For the Love of Data: An Open Data Release

lovedatascienceBack in the spring of 2012, Book 1 of the Fifty Shades trilogy did something for the first and last time at SPL—the physical copy circulated more copies than the e-book version.  Over the next three years, the e-book version had over 500 circs per quarter. Meanwhile, by early 2014, circulation of the physical book dropped to fewer than 100 per quarter. Continue reading “For the Love of Data: An Open Data Release”

LEAPing through time: a history of serving patrons with disabilities and special needs at the Seattle Public Library

2016 marks the 125th anniversary of The Seattle Public Library. After it was adopted as a department of the city in 1890, the Library opened its first reading room in Pioneer Square on April 8, 1891. To honor this milestone, we will be posting a series of articles here about the Library’s history and life in the 1890s. We also encourage our patrons to share their favorite memories of SPL on social media using the hashtag #SPL125. Be sure to follow us on Facebook, Twitter, Instagram and Pinterest. 

Imagine your most recent library visit… all the treasures you found! Browsing… this book here, a CD there, a movie. And your holds have come in! A stack full of media you’ve been awaiting and you are glad the weekend is around the corner so you can devour it all.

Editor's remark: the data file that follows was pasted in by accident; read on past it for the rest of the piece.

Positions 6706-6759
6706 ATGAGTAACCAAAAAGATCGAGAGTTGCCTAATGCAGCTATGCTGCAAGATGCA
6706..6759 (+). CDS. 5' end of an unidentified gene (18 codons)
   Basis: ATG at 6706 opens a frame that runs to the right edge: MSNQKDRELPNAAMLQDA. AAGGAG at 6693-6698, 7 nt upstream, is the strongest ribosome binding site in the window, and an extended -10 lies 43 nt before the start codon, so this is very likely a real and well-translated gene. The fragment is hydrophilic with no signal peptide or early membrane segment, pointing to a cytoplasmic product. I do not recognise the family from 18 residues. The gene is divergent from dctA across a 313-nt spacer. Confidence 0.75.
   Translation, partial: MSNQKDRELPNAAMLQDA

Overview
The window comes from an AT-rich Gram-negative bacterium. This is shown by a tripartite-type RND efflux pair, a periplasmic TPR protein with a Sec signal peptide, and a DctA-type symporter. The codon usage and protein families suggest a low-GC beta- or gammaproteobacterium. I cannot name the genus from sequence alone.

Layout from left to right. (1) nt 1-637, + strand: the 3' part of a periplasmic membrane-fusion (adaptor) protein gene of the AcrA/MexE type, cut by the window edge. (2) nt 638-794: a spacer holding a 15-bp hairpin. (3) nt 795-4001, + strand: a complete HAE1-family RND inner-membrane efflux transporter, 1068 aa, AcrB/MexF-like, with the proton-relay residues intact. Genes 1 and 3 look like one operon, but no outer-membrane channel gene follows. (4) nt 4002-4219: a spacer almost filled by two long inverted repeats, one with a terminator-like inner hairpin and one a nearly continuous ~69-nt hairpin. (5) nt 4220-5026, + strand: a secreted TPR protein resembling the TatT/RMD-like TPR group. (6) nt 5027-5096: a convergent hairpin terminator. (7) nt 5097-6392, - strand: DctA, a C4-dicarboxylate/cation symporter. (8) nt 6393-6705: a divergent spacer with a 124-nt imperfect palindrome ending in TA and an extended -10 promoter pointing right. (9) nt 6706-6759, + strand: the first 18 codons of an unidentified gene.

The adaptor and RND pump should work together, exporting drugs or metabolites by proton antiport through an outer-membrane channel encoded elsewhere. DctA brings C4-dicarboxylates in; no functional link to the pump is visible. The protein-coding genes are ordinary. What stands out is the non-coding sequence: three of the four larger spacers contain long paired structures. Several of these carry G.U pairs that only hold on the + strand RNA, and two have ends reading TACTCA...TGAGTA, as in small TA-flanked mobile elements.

Now imagine you can’t see… Or hear… Or can’t get to the library easily. What would your library experience be like then? Just as amazing because of the services provided by the Seattle Public Library (SPL) through the Library Equal Access Program (LEAP) and other accessible services that the library has provided over the years.  Continue reading “LEAPing through time: a history of serving patrons with disabilities and special needs at the Seattle Public Library”

Dancing about architecture

Photo of the Central Library courtesy of Flickr Creative CommonsThe unusual design and architecture of Seattle’s Central Library has inspired many people. Every day, throughout the day, someone can be seen taking pictures of the steel and glass building both inside and out. Photographers are found around the Fourth or Fifth Avenue entrances looking into the honeycombed windows or skyward at the jutted angles that give the building its unique shape. They are also seen wandering inside the library, taking in the intense red walls of Level 4 or capturing the plays of light created in atrium of the Betty Jane Narver Reading Room on Level 10. In a way, a photographer does a kind of dance—bending, turning and balancing in order to get the perfect shot. Their work not only depicts the physical structure of the Library, but can also serve to evoke particular sentiments and ideas. Continue reading “Dancing about architecture”